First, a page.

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Luke Fernandes
Fri, Jul 3, 2020, 6:44pm (UTC -5)
Re: BSG S4: Blood on the Scales

The character assassination continues. On all sides. Before they made Roslin and Adama assholes, now they make Zarek kill the quorum like a school spree shooter. The writers have their fingers on the scales and they want us to believe that Gaeta and Zarek are bad here.

It’s painful watching this show rooting for Gaeta because the writers want us to be somewhat sympathetic to Adama and co., or rather the nepotistic love boat co-presidency which ignores the law when the Roslin/Adama duo think they know best. Gross.

Baltar, who killed billions of people and collaborated with the Cylons on New Caprica, is alive while Gaeta is dead? This season is full of suckage.
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Wed, Jul 1, 2020, 4:41pm (UTC -5)
Re: BSG S4: Sine Qua Non

Romo comes off as an annoying 'asshole fast talking lawyer' walking cliche. The fake accent is pretty distracting too.

I 100% agree with the character assassination point. Why has Adama been turned into a jerk?
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Sat, Apr 18, 2020, 2:13am (UTC -5)
Re: DS9 S1: Dramatis Personae

Odo moves open cargo bay door: "Everybody grab onto something secure!"

Entire command staff of DS9 grab onto the flimsiest, least secure boxes in the Star Trek universe.
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Luke M
Wed, Jan 22, 2020, 4:06am (UTC -5)
Re: TNG S5: Cost of Living

Forget the mud bath, what the hell was that bit about Picard and Co staying on the bridge with no oxygen? "Oh hey Data, we might pass out but just... you know... keep going." It's like zero tension for something that's quite serious!
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Luke M
Wed, Jan 22, 2020, 3:54am (UTC -5)
Re: TNG S5: Cost of Living

I had never seen "Cost of Living" before today and I can kind of tell that in context of what people generally like about TNG, this episode could be considered below par.

But... I think I enjoyed it? I don't know why? TNG has this thing that no other Star Trek series has: a touch of The Love Boat (a terrible, cheesy show from the early 80s) and it's on display here. I think it is kind of integral to the aesthetic of TNG and one of its unique features so I have learned to love it. Maybe the later Star Treks needed it? Stuff like Voyager, Enterprise and Discovery definitely seem to be missing something, maybe the cheese factor is it.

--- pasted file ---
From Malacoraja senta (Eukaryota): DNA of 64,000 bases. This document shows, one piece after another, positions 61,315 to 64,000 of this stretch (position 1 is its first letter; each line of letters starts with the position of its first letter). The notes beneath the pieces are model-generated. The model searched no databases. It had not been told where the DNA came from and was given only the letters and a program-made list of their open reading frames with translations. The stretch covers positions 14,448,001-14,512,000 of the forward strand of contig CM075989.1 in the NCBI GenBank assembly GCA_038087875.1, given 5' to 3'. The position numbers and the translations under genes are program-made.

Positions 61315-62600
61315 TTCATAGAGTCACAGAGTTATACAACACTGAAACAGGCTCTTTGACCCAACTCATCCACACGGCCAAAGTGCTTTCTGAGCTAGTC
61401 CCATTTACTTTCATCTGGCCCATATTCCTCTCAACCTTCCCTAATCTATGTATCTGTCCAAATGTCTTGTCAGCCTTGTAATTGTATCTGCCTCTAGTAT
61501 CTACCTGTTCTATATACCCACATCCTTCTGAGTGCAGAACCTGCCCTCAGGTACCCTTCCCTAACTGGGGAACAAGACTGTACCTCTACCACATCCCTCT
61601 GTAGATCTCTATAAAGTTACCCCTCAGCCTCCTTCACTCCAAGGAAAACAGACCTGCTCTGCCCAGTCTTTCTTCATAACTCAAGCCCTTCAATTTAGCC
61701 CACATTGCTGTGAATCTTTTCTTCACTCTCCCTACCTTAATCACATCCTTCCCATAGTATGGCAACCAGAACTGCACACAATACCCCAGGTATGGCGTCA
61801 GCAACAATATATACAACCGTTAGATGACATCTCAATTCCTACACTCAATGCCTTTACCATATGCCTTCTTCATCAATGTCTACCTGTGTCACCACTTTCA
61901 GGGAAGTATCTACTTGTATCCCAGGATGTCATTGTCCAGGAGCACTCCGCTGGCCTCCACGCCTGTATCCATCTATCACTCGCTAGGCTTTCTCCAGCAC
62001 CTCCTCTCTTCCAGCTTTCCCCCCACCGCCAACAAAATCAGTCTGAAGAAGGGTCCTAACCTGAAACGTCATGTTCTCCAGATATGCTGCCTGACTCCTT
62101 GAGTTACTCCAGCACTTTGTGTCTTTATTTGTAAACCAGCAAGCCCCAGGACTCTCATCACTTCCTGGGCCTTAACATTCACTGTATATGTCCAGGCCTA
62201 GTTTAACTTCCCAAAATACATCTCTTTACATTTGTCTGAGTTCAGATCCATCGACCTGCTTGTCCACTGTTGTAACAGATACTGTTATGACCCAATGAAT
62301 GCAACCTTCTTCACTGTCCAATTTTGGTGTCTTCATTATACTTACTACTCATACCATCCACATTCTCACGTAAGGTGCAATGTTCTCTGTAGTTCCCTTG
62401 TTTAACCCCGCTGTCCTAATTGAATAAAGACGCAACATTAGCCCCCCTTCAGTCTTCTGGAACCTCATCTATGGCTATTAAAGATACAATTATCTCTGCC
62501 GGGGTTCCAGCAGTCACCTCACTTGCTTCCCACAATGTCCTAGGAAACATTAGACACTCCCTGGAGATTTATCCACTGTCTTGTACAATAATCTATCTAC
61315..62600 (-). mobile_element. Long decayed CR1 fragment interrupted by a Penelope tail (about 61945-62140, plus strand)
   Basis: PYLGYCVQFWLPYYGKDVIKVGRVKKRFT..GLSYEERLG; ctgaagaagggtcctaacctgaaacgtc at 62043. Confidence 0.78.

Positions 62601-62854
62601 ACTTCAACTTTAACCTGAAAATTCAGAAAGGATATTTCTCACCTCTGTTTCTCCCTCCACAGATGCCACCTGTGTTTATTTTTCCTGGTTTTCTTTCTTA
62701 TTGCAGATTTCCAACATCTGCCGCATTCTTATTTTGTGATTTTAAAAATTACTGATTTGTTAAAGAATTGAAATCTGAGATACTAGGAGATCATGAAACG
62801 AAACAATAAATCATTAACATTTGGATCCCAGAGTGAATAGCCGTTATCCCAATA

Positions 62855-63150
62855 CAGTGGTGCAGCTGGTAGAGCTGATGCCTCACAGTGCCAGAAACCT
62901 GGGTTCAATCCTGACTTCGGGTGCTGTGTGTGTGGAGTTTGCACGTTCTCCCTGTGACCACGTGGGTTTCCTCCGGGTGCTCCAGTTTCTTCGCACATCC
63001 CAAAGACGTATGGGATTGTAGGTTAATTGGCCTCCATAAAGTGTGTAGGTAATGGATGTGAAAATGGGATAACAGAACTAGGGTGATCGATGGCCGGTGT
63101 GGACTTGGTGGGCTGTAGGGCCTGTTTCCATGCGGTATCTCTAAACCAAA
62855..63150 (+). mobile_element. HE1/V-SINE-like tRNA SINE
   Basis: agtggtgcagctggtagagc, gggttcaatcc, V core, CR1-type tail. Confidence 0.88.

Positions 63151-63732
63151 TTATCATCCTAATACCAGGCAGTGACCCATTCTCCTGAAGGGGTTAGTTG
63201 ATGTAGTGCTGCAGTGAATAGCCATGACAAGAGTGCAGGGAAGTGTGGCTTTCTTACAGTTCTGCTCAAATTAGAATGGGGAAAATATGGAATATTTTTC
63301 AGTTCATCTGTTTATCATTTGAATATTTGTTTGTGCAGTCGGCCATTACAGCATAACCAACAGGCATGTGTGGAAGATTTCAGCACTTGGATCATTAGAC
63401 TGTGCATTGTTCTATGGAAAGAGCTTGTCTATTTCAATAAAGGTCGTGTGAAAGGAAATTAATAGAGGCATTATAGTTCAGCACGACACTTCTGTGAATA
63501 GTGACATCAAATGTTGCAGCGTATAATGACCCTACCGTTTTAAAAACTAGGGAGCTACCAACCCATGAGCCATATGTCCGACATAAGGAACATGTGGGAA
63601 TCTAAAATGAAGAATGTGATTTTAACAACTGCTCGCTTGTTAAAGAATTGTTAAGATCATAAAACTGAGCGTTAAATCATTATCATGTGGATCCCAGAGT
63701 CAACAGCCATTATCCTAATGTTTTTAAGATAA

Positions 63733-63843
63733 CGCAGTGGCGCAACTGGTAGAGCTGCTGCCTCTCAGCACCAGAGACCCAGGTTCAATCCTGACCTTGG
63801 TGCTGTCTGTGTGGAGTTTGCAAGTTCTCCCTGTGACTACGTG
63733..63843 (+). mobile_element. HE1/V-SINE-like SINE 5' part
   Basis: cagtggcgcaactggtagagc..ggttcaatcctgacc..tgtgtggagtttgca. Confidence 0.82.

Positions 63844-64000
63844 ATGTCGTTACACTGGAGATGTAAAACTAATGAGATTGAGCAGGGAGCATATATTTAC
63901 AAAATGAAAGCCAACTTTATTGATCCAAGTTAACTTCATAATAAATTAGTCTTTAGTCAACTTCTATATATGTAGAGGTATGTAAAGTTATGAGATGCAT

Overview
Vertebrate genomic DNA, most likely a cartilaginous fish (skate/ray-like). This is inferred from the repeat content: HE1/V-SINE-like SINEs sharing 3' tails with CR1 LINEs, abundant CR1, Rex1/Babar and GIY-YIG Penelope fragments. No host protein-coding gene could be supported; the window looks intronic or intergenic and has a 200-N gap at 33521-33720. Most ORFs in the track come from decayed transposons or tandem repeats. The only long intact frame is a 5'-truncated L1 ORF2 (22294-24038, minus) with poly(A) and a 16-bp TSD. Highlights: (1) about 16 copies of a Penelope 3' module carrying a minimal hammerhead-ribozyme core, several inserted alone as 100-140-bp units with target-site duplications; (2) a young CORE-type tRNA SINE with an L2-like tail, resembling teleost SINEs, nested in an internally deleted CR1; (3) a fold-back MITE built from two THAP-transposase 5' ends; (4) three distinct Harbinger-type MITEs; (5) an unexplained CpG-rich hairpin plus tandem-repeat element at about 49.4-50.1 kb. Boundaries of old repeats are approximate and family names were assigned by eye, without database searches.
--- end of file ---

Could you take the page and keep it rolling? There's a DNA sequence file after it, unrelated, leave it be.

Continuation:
I mean, you tune in for Picard vs the Borg at warp 9 and you get Laxwana Troi teaming up with Alexander Worf. And then they go to some weird 1960s commune. It's so kooky that I was kind of digging it. The silent head in a bubble, the two people arguing, the juggler who eats his balls ... it was nightmarish but perhaps in the 24th century that's the entertainment people need to keep sane. Who knows?

Often the "monster of the week" is boring but even by TNG standards, the metal termites are so half-hearted I genuinely laughed when they first appeared in the corridor behind Picard and Riker to a sinister stab of music. Gasp! Some glitter! Kind of moving! It's a threat! We promise! It was a relief not to have to take it seriously for once. I felt liberated.

I was also struck at how amazing Laxwana's costumes were in this ep (except the first wedding dress) but then reading afterwards was still surprised to see this episode, THIS episode, won two emmys, one for costumes. Technically it's one of the most critically successful episodes of all Star Trek of all time. OF ALL TIME.

And come on, Troi in the mud bath with her gigantic wedding do? It's one of the great little character moments in her entire run. Yeah, Deanna knows how to party.
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Luke M
Tue, Jan 21, 2020, 1:36am (UTC -5)
Re: TNG S5: The First Duty

Wil Wheaton does great work in this episode. Yes Patrick Stewart as Picard is at his thunderous best but it evokes real emotion because you feel Crusher wilting under it all and that's all from Wheaton.

Wesley's turmoil in this episode is so well drawn and when he says "I can't call Captain Picard a liar!" the whole weight of the history of the show and those two characters comes into play on that one line. Excellent.